Britten, Billy Budd, Glyndebourne Festival Opera

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The Independent Culture

Britten’s gripping masterpiece begins in fateful indecision oscillating in the violins between major and minor key centres as the old and broken Captain Vere looks into his soul for answers as to why he put duty before reason to condemn the one man who seemed to reinforce his faith in human nature.

And just as the librettists E.M. Forster and Eric Crozier afford us privileged access to the workings of Vere’s mind so Michael Grandage and his designer Christopher Oram take us deep into the bowels of HMS Indomitable quite literally gliding the vessel into our midst from the summer of 1797. The darkest recesses of Vere’s soul and those of his ship become one.

Oram’s majestic set puts us inside the hull of the vessel, it puts us on the quarter deck and high on the bridge, and with the lowering of a gigantic wooden frame it imprisons us far below decks where the shadow and undercurrent of this great piece are bred. And with astonishingly atmospheric lighting from Paule Constable (imagine a wash of surreal lamplight illuminating Billy Budd as he awaits his fate) it affords Michael Grandage in his thrilling operatic debut to achieve a filmic transition between the swift moving scenes of the narrative. His blocking has a strength and immediacy that perfectly complements the clarity of his story telling: as in the close of the first act where Billy’s excitement at the prospect of promotion is menacingly undermined, both in the orchestra and on stage, by the lowering presence of the Master-at-Arms Claggart looking down on the boy from his position of privilege and pinning him with his evil eye like some bird of prey.

The big set pieces are marvellously marshalled, too, the thrilling call-to-arms in act two achieving a visceral excitement physically and sonically, its onstage drummers powering us into the attack, the ship’s ensign billowing at the stern. The Glyndebourne Chorus, small in number but mighty and incisive in sound, are, of course, integral to the impact of the show meshing brilliantly with the many named roles to achieve a wonderfully busy and coherent ensemble. Is there anything as uplifting, as overwhelming, as the huge choral swell of the shanty “Blow her to Hilo” when it’s this lustily sung?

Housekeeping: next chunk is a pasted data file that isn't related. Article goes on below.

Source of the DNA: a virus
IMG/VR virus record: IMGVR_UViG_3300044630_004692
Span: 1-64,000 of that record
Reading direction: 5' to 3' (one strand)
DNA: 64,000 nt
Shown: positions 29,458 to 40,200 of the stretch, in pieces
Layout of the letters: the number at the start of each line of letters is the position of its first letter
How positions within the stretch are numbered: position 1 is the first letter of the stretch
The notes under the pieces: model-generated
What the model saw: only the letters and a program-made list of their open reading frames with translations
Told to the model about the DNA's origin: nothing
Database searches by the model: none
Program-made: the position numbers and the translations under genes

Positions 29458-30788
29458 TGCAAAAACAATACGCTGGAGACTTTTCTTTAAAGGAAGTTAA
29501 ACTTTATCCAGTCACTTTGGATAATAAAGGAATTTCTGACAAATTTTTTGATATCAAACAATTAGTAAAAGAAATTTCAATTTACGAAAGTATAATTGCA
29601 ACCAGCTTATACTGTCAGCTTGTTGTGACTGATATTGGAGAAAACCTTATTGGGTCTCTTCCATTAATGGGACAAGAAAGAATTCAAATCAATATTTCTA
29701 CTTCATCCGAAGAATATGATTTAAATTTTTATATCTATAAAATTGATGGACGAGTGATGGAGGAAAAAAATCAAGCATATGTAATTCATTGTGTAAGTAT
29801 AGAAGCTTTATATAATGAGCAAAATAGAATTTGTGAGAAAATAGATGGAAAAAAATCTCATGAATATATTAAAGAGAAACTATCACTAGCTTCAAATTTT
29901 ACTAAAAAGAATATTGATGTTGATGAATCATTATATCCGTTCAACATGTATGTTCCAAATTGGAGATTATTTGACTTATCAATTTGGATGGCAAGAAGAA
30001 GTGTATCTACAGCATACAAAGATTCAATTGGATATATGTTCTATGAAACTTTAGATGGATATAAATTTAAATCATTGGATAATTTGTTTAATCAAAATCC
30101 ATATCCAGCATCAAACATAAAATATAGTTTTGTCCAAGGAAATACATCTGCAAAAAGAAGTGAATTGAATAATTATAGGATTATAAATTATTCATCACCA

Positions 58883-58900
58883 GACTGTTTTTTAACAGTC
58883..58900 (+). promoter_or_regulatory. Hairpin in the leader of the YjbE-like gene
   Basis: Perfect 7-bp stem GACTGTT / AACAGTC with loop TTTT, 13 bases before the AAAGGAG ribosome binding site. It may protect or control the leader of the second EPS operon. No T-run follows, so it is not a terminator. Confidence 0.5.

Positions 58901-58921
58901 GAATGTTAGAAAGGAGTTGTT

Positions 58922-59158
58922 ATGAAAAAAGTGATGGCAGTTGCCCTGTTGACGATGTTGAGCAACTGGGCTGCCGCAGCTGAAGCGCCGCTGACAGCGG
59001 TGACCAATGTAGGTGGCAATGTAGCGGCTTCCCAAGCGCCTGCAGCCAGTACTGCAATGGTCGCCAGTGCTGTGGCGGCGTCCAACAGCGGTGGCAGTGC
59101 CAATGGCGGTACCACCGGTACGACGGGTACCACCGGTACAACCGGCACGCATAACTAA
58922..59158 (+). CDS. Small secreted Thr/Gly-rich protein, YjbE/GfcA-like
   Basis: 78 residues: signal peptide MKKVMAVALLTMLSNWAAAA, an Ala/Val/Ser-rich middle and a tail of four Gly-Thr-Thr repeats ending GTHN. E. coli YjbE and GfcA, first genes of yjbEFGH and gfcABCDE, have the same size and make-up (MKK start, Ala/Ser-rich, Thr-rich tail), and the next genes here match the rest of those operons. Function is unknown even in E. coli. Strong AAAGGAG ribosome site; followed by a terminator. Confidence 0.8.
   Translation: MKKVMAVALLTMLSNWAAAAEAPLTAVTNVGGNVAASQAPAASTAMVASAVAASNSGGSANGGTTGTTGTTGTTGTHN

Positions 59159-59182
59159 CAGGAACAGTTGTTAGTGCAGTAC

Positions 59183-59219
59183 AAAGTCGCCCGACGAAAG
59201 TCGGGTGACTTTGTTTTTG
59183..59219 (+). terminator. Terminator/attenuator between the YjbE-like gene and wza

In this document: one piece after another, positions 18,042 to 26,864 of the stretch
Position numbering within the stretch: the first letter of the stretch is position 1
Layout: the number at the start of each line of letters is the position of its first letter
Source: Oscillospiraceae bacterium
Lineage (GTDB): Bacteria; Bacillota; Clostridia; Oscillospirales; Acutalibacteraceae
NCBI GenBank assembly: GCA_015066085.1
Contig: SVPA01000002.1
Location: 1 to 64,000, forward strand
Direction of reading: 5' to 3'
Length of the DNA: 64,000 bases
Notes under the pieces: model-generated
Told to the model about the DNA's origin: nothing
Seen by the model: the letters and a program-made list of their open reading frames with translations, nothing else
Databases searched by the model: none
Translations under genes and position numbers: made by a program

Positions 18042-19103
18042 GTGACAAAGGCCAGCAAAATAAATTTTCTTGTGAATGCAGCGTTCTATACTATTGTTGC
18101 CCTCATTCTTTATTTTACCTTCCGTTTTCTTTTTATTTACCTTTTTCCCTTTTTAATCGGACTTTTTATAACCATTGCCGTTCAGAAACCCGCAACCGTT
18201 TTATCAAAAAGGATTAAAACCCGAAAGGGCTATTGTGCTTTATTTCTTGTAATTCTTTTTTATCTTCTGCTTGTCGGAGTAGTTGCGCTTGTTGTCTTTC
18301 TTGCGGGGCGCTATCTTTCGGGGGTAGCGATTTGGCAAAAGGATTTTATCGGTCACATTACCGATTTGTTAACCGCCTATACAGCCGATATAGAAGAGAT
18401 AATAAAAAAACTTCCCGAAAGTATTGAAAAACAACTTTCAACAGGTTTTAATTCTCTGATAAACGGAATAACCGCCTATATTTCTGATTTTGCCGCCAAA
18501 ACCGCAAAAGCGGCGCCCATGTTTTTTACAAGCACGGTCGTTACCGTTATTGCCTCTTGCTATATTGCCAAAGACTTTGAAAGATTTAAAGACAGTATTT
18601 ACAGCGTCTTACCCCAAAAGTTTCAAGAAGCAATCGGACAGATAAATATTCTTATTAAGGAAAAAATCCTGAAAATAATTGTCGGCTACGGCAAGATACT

Magnificently conducted by the Mark Elder with an unerring sense of the score’s momentum and many moments of stasis the London Philharmonic served him handsomely, queasy bass undulations fathoms below the light-catching streaking and skirling of exposed high woodwind and trumpets.

But it was in the tension of the psychological drama that Elder and Grandage really excelled. Of key roles it’s almost invidious to single anyone out but one should mention the trio of senior officers, Matthew Rose’s Flint, Darren Jeffrey’s Ratcliffe, and the ever-impressive Iain Patterson as Redburn. And further down the food chain, Ben Johnson’s affectingly sung Novice.

Phillip Ens’ Claggart had to work harder than he ideally should to encompass the vocal extremes of the role and a disturbing shift of colour in the upper register didn’t help matters. And Jacques Imbrailo’s slight but refreshingly modest Budd likewise had to dig deep – and did - to surmount the limitations of his bantam-weight voice and ultimately achieve real pathos through the strength of his conviction.

What a marvellous idea to have the old and broken Vere – his inner-turmoil beautifully conveyed in John Mark Ainsley’s achingly sung performance – become an unseen presence in the harrowing final scene as if recalling the terrible consequences of his indecision in hindsight. Powerful, penetrating, deeply moving - a tremendous start to Glyndebourne’s season.

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